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Sounds from inside the Sistine Chapel

The Sistine Chapel is obviously one of the most famous places on Earth, containing one of its best-known works of art – as such, it’s a visual icon, but little is spoken of its sounds.

The sonic experience is unexpected and fascinating – every five minutes or so, a warden speaks through a PA system to ask for “silenzio… silence” (and to repeat demands for no photography).

The crowds obey and drop into a state of contemplative reverence as they admire the incredible artwork, but as more and more people come in, the noise level gradually increases to a great swell of susurration, until the announcement comes again.

This makes the sonic experience one of peaks and troughs, swells of sounds that follow a regular pattern and form the soundtrack to thousands of people experiencing Michelangelo’s incredible art.

The reimagined sound takes these swells and patterns as its basis, beginning with an intonation of “silenzio”, but replacing the sounds of people with slowly-growing walls of guitar, synth and reverb until the sounds reach a peak – at which point they are silenced again.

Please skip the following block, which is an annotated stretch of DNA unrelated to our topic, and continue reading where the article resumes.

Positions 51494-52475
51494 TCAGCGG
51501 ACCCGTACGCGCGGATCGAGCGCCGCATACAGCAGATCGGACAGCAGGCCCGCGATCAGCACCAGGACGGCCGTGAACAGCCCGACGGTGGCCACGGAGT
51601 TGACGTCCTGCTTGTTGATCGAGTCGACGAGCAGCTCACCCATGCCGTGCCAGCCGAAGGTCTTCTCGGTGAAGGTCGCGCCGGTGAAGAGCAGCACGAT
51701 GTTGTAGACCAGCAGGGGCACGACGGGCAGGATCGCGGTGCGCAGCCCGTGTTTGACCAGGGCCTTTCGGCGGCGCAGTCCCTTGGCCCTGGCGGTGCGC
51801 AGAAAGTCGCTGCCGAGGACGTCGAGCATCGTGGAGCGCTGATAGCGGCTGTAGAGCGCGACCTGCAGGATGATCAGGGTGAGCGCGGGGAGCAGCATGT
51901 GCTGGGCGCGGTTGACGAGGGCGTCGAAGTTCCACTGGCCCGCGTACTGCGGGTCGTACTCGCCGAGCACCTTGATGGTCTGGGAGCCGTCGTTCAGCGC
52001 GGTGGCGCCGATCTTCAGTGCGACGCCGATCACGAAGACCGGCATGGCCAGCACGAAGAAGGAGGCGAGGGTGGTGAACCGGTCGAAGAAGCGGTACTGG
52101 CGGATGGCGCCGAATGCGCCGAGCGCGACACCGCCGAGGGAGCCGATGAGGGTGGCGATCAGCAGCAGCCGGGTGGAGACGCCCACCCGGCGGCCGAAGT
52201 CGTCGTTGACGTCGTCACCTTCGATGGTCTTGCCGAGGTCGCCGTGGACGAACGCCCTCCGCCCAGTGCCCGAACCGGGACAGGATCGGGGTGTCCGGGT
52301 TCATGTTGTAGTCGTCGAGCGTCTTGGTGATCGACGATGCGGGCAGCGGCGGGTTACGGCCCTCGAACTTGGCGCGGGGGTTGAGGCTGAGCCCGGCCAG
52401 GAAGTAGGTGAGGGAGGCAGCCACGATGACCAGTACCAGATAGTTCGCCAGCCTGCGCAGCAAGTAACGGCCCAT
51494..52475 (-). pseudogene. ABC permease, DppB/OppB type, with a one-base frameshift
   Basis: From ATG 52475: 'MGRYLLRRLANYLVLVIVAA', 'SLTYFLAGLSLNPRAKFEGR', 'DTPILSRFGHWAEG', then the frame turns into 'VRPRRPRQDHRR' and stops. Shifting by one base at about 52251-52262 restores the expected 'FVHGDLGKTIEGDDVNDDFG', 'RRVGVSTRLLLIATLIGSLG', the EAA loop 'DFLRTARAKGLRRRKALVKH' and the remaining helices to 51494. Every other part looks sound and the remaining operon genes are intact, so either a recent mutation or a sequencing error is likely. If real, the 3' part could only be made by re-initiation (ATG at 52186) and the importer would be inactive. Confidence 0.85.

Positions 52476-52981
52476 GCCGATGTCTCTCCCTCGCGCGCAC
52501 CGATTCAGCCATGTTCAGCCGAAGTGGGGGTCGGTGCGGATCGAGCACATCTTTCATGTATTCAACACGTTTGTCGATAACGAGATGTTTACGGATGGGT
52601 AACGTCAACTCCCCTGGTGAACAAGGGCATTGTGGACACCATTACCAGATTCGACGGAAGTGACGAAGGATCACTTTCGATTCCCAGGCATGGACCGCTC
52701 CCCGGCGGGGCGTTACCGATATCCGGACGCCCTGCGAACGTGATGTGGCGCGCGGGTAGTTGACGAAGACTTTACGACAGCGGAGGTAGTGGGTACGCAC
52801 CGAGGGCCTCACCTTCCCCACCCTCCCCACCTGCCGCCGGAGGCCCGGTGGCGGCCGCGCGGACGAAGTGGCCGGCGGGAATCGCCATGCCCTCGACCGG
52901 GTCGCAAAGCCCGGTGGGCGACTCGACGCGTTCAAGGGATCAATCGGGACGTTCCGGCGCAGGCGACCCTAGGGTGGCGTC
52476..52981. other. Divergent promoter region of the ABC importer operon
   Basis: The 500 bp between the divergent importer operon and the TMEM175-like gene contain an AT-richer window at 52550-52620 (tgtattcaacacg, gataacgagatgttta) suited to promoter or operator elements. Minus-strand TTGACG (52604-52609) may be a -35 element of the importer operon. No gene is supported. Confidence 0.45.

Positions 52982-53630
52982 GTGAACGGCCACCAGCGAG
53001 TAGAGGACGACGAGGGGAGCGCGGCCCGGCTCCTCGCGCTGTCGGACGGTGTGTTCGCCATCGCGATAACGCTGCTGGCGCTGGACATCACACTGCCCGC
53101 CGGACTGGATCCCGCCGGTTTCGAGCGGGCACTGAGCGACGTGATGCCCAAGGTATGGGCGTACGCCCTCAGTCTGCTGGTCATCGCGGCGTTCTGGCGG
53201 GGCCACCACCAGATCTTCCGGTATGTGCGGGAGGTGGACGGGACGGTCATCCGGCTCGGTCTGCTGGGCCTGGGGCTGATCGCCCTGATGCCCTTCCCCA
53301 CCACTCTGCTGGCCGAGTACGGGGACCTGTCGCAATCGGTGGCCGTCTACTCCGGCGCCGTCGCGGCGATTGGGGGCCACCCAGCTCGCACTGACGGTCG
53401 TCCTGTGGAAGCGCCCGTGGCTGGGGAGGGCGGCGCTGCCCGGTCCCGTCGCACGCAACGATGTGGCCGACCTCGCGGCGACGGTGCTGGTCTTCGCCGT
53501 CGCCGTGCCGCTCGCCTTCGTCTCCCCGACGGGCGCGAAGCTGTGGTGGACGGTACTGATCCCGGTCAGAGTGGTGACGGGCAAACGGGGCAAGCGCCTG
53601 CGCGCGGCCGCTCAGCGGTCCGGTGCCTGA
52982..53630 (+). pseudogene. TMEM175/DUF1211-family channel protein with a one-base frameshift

At their loudest, you might even hear angelic choirs flying in from above to join the throngs below…

City version:

Memory version:

The title of the piece comes from Michelangelo’s poem about the arduous conditions under which he painted the ceiling:

“I’ve grown a goitre by dwelling in this den–

As cats from stagnant streams in Lombardy,

Or in what other land they hap to be–

Which drives the belly close beneath the chin:

My beard turns up to heaven; my nape falls in,

Fixed on my spine: my breast-bone visibly

Grows like a harp: a rich embroidery

Bedews my face from brush-drops thick and thin.

My loins into my paunch like levers grind:

My buttock like a crupper bears my weight;

My feet unguided wander to and fro;

In front my skin grows loose and long; behind,

By bending it becomes more taut and strait;

Crosswise I strain me like a Syrian bow:

Whence false and quaint, I know,

Must be the fruit of squinting brain and eye;

For ill can aim the gun that bends awry.

Come then, Giovanni, try

To succour my dead pictures and my fame;

Since foul I fare and painting is my shame.”